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Permuting the Terms

  1. Sep 1, 2010 #1
    1. The problem statement, all variables and given/known data
    Show that the series [tex]\displaystyle\Sigma_{n=1}^{\infty} \frac{(-1)^n}{n}[/tex] is not absolutely convergent. Do so by permuting the terms of the series one can obtain different limits.

    2. Relevant equations

    3. The attempt at a solution
    I don't have a total solution; because I am not familiar with the terminology of "permuting".
    I assume (for example): a permute [tex]\pi_1 = \{1,3,5,7...\}[/tex] all of the odd values. And another permute [tex]\pi_2 = \{2,4,6,8...\}[/tex] the even values. You could show that...

    [tex]\displaystyle\Sigma_{\pi_1(n)}^\infty \frac{(-1)^n}{n} \to x[/tex]
    Where as
    [tex]\displaystyle\Sigma_{\pi_2(n)}^\infty \frac{(-1)^n}{n} \to y \neq x[/tex]

    Is that on the right track?
    Last edited: Sep 1, 2010
  2. jcsd
  3. Sep 1, 2010 #2


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    A permutation is just re-arranging the sum. Just taking all the odd terms is not a permutation of the sum because you left out the even terms. An example of a permutation would be

    [tex]1+\frac{-1}{3}+\frac{1}{2}+\frac{-1}{5}+\frac{1}{4}...[/tex] where just every other term is swapped
  4. Sep 1, 2010 #3
    So since...

    [tex]1+\frac{-1}{3} + \frac{-1}{2} + \frac{-1}{5} + \frac{1}{4}[/tex] is not equal to the original series it's not absolutely convergent. That makes sense. I am familiar with

    Is there an appropriate nomenclature for describing this?

    Could you point me to a more formalized proof?
    I realize you could construct a permutation such that the first element [tex]\alef_0[/tex] of [tex]\pi_n[/tex] equals the greatest upper bound of [tex]n[/tex] But since there is no greatest upper bound, the [tex]\lim sup (n) = \infty[/tex] That is...if we assume [tex] n \in \mathbb{N}[/tex]. Therefore there will always exist a value of [tex]n[/tex] for [tex]\alef_0[/tex] of [tex]\pi_n[/tex] such that the sequence could have a limit of infinity.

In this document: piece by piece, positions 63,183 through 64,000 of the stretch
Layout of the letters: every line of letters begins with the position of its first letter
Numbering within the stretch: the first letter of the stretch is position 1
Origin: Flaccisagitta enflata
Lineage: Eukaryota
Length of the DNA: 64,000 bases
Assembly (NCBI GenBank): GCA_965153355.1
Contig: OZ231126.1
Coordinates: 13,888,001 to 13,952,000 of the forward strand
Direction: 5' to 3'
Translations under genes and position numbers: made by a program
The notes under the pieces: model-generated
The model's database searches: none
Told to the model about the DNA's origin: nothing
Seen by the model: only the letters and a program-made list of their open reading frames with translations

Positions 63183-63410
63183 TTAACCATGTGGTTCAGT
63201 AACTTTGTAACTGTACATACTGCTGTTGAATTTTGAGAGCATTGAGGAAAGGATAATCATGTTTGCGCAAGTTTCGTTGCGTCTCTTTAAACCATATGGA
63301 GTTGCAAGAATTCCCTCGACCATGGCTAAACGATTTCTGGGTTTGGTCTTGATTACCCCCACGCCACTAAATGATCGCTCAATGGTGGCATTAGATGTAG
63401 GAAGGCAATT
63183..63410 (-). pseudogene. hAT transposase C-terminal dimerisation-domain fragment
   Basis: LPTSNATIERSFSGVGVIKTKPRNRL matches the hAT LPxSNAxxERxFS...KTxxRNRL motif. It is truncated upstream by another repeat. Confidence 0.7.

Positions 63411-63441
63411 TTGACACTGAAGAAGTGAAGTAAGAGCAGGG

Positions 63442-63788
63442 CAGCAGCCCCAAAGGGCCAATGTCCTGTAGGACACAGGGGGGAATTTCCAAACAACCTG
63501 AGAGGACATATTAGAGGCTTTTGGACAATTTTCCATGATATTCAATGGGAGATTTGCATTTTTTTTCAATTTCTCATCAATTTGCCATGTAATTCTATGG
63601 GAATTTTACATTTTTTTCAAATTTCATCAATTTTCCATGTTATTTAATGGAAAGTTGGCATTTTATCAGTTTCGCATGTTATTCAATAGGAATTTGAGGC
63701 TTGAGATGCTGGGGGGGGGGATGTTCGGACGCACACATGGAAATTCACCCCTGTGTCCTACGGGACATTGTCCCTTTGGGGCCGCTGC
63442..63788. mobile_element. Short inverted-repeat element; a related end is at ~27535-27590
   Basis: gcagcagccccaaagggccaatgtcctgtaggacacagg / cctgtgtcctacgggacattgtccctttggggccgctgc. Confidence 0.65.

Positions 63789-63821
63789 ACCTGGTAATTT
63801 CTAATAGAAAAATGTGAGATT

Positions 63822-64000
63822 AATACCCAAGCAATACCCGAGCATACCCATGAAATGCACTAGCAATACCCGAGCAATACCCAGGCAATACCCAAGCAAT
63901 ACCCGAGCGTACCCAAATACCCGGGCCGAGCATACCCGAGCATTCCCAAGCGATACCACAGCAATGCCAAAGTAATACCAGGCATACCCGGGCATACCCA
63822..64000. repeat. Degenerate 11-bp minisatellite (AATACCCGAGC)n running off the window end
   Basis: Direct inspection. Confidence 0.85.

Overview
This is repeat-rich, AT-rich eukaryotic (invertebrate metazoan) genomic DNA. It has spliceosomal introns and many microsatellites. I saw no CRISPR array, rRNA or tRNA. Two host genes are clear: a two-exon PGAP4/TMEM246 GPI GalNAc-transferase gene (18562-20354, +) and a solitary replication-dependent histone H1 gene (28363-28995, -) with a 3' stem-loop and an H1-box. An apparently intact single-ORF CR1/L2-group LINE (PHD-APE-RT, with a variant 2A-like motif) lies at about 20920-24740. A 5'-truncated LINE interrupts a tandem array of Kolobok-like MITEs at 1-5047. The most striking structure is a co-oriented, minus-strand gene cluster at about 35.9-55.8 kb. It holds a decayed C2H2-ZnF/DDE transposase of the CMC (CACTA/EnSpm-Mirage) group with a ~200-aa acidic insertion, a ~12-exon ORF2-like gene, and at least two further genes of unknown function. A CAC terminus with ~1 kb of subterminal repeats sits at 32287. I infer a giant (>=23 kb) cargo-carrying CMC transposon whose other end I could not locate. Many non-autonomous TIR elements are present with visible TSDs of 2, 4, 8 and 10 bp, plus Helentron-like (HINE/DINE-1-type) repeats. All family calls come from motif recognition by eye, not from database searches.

This is not necessarily an attempt at a form proof, but a series of ideas.
  5. Sep 1, 2010 #4


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    Ahh.... the series I gave is equal to the original series (you can see that every other partial sum is the same as the partial sums from the alternating harmonic series in the original post).

    A series that is not absolutely convergent is called conditionally convergent. Conditionally convergent series can be re-arranged in some ways without changing the sum.

    The idea behind how the value changes in general is by noticing that if you just take the positive terms, and add them together, you will get infinity. If you just take the negative terms and add them together, you get negative infinity. So if you want to re-arrange your series to give a value of 7 say, just take positive terms until you have added enough to get above 7, then add negative terms until you're below 7, then add positive terms until you're above 7, then add negative terms until you're below 7, etc.

    Of course to do that, you have to prove that the positive and negative terms each give non-converging series, which for this series is the same thing as just showing it's not absolutely convergent directly... notice the even terms [tex]\sum \frac{-1}{2n}=\frac{-1}{2}\sum \frac{1}{n}[/tex] which is the sum you're proving indirectly doesn't converge.

    All of this doesn't really help answer the original question though. As a hint, there's a way to relatively simple re-arrange your series so that you get half of the original value, by taking elements of the series with odd denominators and adding them with certain elements that have even denominators so that you end up with only even denominators left
  6. Sep 1, 2010 #5
    Thank you for your help. After I realized that it was the negative of the Harmonic series, I realized I could use the same form of adding values consecutively to be a negative with an even denominator. So that I could simply divide by 2 to get the original sequence rendering

    (...permuted modified sequence....) = (1/2)(....original sequence...)
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